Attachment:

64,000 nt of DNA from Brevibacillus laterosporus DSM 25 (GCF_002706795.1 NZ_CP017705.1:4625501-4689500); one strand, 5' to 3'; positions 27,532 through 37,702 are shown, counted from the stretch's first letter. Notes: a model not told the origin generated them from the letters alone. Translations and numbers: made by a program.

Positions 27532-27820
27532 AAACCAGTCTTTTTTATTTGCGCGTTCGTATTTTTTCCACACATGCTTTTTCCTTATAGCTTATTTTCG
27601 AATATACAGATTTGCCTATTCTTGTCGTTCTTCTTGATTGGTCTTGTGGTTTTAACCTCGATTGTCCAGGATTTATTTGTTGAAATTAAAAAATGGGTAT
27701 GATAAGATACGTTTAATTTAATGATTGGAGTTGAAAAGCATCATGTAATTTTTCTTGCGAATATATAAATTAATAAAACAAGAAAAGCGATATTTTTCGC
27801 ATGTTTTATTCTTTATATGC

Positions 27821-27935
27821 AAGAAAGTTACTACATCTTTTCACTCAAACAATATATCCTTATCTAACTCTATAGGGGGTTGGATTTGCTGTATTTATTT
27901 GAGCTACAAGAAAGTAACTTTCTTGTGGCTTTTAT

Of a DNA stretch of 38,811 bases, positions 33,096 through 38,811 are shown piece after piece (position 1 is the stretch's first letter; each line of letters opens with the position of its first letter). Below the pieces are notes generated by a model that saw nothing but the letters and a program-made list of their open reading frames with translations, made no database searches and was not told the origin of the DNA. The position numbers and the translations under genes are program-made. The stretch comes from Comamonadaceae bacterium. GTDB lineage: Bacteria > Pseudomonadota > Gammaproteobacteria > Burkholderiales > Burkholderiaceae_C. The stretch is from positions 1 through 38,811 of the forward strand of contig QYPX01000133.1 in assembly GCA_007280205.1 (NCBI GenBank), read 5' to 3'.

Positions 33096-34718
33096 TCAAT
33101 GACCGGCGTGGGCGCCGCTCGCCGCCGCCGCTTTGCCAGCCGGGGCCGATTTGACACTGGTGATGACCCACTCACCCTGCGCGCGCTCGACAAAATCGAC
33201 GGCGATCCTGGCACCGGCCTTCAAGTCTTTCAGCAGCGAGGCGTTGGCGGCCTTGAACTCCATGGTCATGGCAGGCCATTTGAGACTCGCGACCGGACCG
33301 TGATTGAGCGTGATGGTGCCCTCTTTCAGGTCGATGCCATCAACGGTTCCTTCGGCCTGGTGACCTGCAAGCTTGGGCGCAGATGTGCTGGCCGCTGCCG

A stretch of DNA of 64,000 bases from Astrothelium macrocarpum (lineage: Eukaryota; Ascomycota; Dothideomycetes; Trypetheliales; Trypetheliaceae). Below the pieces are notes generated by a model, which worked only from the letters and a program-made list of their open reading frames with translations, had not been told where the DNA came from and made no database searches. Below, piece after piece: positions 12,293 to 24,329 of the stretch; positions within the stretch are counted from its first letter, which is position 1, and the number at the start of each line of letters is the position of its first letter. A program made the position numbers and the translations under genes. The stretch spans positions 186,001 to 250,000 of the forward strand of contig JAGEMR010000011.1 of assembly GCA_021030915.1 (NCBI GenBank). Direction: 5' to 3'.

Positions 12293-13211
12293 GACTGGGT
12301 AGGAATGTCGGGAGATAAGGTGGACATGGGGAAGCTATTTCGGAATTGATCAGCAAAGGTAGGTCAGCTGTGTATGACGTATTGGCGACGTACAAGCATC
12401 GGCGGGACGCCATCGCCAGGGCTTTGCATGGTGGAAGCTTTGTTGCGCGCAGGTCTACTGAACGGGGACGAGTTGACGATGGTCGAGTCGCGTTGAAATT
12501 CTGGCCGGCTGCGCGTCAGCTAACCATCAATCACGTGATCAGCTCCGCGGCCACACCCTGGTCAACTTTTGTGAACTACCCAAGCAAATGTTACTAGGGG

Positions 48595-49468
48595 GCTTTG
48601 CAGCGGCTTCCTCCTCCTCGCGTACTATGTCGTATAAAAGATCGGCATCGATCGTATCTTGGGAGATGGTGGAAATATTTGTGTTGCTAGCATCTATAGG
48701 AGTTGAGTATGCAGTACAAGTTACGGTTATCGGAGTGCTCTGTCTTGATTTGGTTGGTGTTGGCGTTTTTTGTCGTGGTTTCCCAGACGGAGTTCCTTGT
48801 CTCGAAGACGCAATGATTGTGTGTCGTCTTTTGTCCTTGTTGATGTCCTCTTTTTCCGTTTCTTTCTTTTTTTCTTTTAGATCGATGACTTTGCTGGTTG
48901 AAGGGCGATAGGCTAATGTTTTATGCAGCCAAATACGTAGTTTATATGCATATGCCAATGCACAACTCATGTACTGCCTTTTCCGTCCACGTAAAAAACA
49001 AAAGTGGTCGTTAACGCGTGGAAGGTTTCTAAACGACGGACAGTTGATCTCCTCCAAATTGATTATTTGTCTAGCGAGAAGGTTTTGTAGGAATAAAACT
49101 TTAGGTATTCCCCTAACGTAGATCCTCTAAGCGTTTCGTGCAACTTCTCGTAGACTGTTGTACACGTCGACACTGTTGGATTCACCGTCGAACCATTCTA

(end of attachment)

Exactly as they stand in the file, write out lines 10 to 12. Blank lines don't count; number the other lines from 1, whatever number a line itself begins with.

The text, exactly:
Of a DNA stretch of 38,811 bases, positions 33,096 through 38,811 are shown piece after piece (position 1 is the stretch's first letter; each line of letters opens with the position of its first letter). Below the pieces are notes generated by a model that saw nothing but the letters and a program-made list of their open reading frames with translations, made no database searches and was not told the origin of the DNA. The position numbers and the translations under genes are program-made. The stretch comes from Comamonadaceae bacterium. GTDB lineage: Bacteria > Pseudomonadota > Gammaproteobacteria > Burkholderiales > Burkholderiaceae_C. The stretch is from positions 1 through 38,811 of the forward strand of contig QYPX01000133.1 in assembly GCA_007280205.1 (NCBI GenBank), read 5' to 3'.

Positions 33096-34718
33096 TCAAT